A problem vegans have with sugar and the use of bone char is that it is not easy to determine which companies use bone char and which do not. Furthermore, it is also not easy to determine where food manufacturers get their sugar. It can even be more difficult to trace since some large food and beverage companies would have multiple sugar sources to fuel their demand. The uncertainty surrounding how sugar is produced is why many vegans consider sugar as a gray area ingredient. To stay on the safe side, many vegans would rather avoid sugar at all.

Natural Flavors

Natural flavors are a common additive used in food and beverage products. The ingredient primarily serves as a flavoring agent, compared to other ingredients that would serve other functional roles. Natural flavors are definitively composed of substances that can be obtained from nature – this is in stark contrast to artificial flavors where the components are primarily synthetic. The problem vegans have with natural flavors is the definition. Specifically, the FDA defines natural flavors as (5):

The essential oil, oleoresin, essence or extractive, protein hydrolysate, distillate, or any product of roasting, heating or enzymolysis, which contains the flavoring constituents derived from a spice, fruit or fruit juice, vegetable or vegetable juice, edible yeast, herb, bark, bud, root, leaf or similar plant material, meat, seafood, poultry, eggs, dairy products, or fermentation products thereof, whose significant function in food is flavoring rather than nutritional.

According to the definition the FDA provides, natural flavors can be made of both plant- and animal-derived products. The umbrella term provided for the widely encompassing definition does not inform the consumers if the constituents of the ingredient labeled as “natural flavors” are all plant-based, animal-based, or a combination of the two.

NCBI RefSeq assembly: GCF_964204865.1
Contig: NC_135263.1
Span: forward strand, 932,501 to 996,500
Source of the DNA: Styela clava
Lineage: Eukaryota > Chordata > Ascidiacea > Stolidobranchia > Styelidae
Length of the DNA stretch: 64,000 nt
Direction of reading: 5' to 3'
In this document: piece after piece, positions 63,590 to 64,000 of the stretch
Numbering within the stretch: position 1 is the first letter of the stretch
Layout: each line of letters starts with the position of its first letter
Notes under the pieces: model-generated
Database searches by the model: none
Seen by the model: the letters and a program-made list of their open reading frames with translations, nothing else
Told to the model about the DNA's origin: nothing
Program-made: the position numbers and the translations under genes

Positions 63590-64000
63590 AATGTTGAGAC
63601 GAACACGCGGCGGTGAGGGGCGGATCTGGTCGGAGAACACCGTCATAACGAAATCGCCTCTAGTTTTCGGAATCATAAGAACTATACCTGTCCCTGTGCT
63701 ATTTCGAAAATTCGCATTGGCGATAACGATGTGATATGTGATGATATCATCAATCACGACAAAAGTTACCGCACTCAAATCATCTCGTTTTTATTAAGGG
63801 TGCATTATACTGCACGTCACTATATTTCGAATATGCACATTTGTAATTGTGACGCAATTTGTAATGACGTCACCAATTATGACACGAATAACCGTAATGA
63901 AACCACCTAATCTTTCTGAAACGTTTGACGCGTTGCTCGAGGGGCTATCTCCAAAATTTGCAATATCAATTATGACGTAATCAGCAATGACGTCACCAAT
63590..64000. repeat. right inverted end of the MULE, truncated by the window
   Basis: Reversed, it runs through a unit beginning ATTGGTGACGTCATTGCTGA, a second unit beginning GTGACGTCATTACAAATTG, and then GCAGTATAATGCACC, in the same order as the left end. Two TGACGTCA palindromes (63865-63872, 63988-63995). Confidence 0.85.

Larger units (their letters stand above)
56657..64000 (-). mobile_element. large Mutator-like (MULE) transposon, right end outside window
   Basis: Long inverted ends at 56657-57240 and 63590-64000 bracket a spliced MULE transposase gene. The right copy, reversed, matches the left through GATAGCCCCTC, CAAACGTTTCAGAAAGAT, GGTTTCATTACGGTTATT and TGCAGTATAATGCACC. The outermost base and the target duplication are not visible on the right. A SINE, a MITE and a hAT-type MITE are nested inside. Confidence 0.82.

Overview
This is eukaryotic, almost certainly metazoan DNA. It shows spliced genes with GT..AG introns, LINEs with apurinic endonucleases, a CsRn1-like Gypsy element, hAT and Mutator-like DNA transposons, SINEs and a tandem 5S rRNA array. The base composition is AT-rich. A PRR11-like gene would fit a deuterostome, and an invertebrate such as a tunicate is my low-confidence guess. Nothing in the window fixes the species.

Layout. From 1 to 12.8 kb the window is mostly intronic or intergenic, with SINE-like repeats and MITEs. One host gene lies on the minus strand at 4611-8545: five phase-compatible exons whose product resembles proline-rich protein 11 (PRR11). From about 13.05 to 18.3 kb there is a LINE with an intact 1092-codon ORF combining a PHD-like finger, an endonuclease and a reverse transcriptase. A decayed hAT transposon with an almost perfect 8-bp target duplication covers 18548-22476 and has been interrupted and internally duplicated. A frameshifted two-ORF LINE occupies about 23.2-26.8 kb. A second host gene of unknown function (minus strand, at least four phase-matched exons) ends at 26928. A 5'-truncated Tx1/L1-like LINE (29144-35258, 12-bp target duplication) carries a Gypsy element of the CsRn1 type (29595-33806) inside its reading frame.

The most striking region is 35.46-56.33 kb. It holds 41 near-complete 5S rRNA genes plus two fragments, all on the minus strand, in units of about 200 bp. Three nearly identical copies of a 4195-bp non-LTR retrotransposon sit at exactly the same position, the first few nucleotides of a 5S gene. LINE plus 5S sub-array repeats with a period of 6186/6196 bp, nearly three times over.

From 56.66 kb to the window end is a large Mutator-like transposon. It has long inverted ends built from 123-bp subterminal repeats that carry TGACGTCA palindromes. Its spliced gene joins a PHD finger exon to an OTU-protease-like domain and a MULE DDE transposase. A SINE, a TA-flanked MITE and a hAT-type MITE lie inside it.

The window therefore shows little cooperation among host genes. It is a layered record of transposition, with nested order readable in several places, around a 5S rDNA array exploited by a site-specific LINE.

This uncertainty regarding the definition of the ingredient is the reason why many vegans consider natural flavors as a gray area ingredient.

Food Coloring Agents

Color is an important part of the consumer experience, especially for candy products like Tootsie Pops. Some products naturally come in an appealing color due to their ingredients. However, some products have to be actively manipulated to achieve the desired color. For this effect, companies would use food coloring agents. There are many kinds of food coloring agents, but some vegans would debate about artificial coloring agents to be specific.

Artificial coloring agents are synthetic substances used to elicit the desired color in a food product or drink. Since these substances are synthetic, they are made of relatively simple substrates. Thus, artificial coloring agents are undeniably devoid of animal products or derivatives. This means artificial coloring agents are perfectly fine for some vegans. However, other vegans would argue that artificial coloring agents pose an ethical issue.

Since artificial coloring agents are synthetic, it is important that there are guidelines in place to make sure they are safe for human consumption. Various food safety authorities would require these artificial coloring agents to undergo numerous safety tests to prove that they do not elicit any adverse health effects to consumers. While safety is indeed a priority, the issue with testing artificial coloring agents is that they are tested on animals.

The use of animal models in safety testing is a traditional method that is considered by many to be highly unethical by today’s standards. The animals used in these tests are documented to be inhumanely treated and are often killed in the process of studying. This is considered to be highly unethical, especially since there are modern methods that can serve as effective alternatives such as the use of cell models and in silico studies (i.e., the use of computer models and algorithms).

Tootsie Pops are specifically listed to use red 40, yellow 5, and blue 1. These artificial coloring agents have been documented to be tested on various animals such as mice, rats, dogs, cats, pigs, and so on (6, 7, 8).










Edward Klug
My goal for Vegan Decoder is to help other Vegans have a better understanding of the ingredients found in common food-stuff, beverages, and pharmaceuticals.
Vegan Decoder examines (decodes) the vague ingredient lists of food-stuff, beverages, and pharmaceuticals to help identify animal-derived ingredients.